Asking me how do I know that Eurovelo 3 is for tourism or bicycle trekking
is like asking me how do I know that Paris is the capital of France.
« Is there a sign saying that Paris is the capital of France? May be we
should remove that tag, don't you think?... »

You don't need sign post to have a route, do you have a sign post at the
intersection of those routes ?
I doubt that.

This is how the Wiki define a route:
« A *route* is a customary or regular line of passage or travel, often
predetermined and publicized. Routes consist of paths taken repeatedly by
people and vehicles: a ship on the North Atlantic route, a car on a
numbered road, a bus on its route or a cyclist on a national route. »

So to paraphrase this for road biking route :
« A road bicycle *route* is a customary or regular line of passage or
travel, often predetermined and publicized as such. Road bicycle routes
consist of paths taken repeatedly by road cyclist. »

And if you don't know then don't tag it and don't manage it.

Le sam. 11 janv. 2020 à 23:35, Joseph Eisenberg <>
a écrit :
> >  I am not against distinguishing more types of cycling routes, I am all
for it, as long as it's verifyable, mappable with clear tagging, and
> +1
> I started using Openstreetmap because I wanted to add touring routes
> and recreational bike routes in RideWithGPS and then found out that
> uses Openstreetmap data which I could edit. And
> I get to work and take kids to school and shop by bike - I haven't
> owned a car for 9 years.
> So I would love to have more information about what streets and roads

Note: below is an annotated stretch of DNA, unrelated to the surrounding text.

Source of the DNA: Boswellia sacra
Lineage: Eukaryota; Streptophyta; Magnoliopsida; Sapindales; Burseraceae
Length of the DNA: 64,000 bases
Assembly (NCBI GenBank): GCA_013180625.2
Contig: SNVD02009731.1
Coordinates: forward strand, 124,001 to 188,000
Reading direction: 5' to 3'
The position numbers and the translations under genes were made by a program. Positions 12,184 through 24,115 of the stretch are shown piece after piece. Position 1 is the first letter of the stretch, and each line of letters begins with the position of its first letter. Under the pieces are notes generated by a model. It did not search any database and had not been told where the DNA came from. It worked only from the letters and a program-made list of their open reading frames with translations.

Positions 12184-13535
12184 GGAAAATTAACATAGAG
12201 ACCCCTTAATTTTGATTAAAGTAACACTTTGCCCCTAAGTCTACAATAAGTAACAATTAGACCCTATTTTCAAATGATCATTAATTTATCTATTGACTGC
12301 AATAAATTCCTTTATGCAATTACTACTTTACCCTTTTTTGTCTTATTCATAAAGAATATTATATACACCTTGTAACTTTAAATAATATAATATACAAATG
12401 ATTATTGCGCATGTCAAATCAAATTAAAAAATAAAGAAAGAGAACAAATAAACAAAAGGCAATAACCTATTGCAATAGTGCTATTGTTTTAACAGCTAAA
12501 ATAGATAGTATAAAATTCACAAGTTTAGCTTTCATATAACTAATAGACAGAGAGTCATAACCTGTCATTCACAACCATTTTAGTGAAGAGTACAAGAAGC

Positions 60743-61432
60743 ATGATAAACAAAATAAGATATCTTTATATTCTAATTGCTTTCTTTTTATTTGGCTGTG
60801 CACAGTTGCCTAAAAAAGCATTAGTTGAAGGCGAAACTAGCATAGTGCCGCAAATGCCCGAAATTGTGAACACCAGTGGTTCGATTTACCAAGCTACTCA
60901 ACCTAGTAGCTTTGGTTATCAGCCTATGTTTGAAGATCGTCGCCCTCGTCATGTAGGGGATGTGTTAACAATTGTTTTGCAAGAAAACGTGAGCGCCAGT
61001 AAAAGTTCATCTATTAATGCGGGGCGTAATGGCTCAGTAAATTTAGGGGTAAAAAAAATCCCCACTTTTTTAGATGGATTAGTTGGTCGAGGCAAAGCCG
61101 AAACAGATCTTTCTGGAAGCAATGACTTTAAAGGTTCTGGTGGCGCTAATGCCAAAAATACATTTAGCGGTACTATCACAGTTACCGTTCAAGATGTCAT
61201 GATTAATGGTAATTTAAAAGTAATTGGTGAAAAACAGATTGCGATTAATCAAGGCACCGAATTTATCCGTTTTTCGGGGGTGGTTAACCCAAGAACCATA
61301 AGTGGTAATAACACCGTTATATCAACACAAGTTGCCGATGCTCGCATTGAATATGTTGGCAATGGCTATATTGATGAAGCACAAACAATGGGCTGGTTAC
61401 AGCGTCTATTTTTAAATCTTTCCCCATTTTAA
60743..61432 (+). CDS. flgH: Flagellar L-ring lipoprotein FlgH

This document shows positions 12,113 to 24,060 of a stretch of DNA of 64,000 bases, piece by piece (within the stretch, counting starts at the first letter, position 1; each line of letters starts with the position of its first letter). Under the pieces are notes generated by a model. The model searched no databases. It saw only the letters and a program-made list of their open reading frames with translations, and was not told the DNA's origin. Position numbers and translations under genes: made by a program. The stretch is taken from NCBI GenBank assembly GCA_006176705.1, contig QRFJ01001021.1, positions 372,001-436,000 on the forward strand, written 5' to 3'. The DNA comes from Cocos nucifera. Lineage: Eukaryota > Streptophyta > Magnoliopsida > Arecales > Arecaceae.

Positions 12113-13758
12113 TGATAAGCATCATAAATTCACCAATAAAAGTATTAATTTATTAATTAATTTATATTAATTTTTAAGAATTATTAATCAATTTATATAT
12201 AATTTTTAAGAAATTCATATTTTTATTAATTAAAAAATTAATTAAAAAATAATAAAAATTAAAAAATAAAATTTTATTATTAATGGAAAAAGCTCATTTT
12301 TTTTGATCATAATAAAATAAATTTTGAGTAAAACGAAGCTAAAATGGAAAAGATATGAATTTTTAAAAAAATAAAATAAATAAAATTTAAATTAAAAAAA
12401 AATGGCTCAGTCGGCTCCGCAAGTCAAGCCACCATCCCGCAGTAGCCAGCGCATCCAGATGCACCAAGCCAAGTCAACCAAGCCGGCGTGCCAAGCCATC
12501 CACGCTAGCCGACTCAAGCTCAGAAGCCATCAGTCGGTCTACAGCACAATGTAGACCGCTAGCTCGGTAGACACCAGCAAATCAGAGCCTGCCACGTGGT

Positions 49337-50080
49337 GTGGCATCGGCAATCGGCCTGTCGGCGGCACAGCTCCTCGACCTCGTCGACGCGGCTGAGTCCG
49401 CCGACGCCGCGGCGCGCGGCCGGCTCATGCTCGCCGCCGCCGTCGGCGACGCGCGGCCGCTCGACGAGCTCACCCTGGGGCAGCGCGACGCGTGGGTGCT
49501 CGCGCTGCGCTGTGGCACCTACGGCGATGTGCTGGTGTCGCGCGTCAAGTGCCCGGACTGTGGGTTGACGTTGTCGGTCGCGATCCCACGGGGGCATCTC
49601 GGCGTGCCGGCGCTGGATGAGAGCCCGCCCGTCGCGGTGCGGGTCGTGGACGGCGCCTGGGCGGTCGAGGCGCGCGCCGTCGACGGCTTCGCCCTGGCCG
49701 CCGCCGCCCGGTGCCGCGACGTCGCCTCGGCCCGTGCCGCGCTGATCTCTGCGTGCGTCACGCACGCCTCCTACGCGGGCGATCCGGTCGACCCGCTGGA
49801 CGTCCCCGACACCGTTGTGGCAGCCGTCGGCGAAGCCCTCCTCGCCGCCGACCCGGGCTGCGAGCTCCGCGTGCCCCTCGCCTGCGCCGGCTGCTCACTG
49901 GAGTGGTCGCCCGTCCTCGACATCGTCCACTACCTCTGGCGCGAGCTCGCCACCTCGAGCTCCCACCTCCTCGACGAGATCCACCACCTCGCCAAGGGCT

> are best for getting from point A to B, and which ones are nice for
> training rides and which ones are fun for tours.
> But tags have to be verifiable: if the next mapper can't confirm that
> a tag as right, the data in Openstreetmap will not be maintained
> properly. Subjective tags cannot work.
> I have seen this happen: before I mapped here, I used to try to
> improve the bike routes in Portland Oregon for Google Maps. But since
> there was no definition of a "preferred" bicycle street, and it was
> hard to delete a preferred route once it was added, the bike layer was
> full of disconnected segments. Some were from old city maps of bike
> routes, some were based on the personal preference of the mapper, and
> some were actually signed or marked on the ground, but you couldn't
> tell them apart.
> If there is a sign or marking that specifies that a certain route is
> designed for mountain bikes or for bike racing, then sure, you can tag
> that. But most bike routes do not have anything to specify that they
> are more for commuting or more for recreation, and in that case we
> can't tag the distinction.
> Fortunately, database users (like routing applications) can look at
> other Openstreetmap data, like surface=* tags on ways, and external
> data like elevation models, to determine if a route is a difficult
> single-track trail through the hills versus a flat paved path along a
> canal, and use this to help route cyclists appropriately.
> - Joseph Eisenberg

Florimond Berthoux
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